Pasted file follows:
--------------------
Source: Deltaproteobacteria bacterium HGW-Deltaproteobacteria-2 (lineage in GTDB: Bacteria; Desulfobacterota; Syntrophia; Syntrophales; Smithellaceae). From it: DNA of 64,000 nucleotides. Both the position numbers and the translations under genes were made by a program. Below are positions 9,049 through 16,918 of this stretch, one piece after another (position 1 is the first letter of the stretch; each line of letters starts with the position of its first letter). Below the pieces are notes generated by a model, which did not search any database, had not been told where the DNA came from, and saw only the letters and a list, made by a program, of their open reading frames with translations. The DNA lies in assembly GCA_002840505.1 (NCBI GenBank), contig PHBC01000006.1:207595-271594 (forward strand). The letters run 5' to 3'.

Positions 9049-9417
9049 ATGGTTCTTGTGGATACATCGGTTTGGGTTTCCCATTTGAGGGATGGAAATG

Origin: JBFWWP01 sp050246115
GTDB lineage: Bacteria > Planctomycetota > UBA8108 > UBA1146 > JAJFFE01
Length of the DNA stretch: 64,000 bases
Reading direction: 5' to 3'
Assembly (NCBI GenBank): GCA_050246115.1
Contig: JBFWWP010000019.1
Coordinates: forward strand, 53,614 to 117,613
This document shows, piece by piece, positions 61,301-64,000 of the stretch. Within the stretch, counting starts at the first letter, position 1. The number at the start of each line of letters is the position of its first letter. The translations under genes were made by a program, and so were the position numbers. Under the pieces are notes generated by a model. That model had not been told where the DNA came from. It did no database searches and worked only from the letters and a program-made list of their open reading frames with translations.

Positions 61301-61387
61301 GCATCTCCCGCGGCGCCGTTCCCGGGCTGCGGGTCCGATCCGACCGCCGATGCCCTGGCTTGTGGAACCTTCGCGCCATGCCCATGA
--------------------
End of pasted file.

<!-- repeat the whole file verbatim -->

Source: Deltaproteobacteria bacterium HGW-Deltaproteobacteria-2 (lineage in GTDB: Bacteria; Desulfobacterota; Syntrophia; Syntrophales; Smithellaceae). From it: DNA of 64,000 nucleotides. Both the position numbers and the translations under genes were made by a program. Below are positions 9,049 through 16,918 of this stretch, one piece after another (position 1 is the first letter of the stretch; each line of letters starts with the position of its first letter). Below the pieces are notes generated by a model, which did not search any database, had not been told where the DNA came from, and saw only the letters and a list, made by a program, of their open reading frames with translations. The DNA lies in assembly GCA_002840505.1 (NCBI GenBank), contig PHBC01000006.1:207595-271594 (forward strand). The letters run 5' to 3'.

Positions 9049-9417
9049 ATGGTTCTTGTGGATACATCGGTTTGGGTTTCCCATTTGAGGGATGGAAATG

Origin: JBFWWP01 sp050246115
GTDB lineage: Bacteria > Planctomycetota > UBA8108 > UBA1146 > JAJFFE01
Length of the DNA stretch: 64,000 bases
Reading direction: 5' to 3'
Assembly (NCBI GenBank): GCA_050246115.1
Contig: JBFWWP010000019.1
Coordinates: forward strand, 53,614 to 117,613
This document shows, piece by piece, positions 61,301-64,000 of the stretch. Within the stretch, counting starts at the first letter, position 1. The number at the start of each line of letters is the position of its first letter. The translations under genes were made by a program, and so were the position numbers. Under the pieces are notes generated by a model. That model had not been told where the DNA came from. It did no database searches and worked only from the letters and a program-made list of their open reading frames with translations.

Positions 61301-61387
61301 GCATCTCCCGCGGCGCCGTTCCCGGGCTGCGGGTCCGATCCGACCGCCGATGCCCTGGCTTGTGGAACCTTCGCGCCATGCCCATGA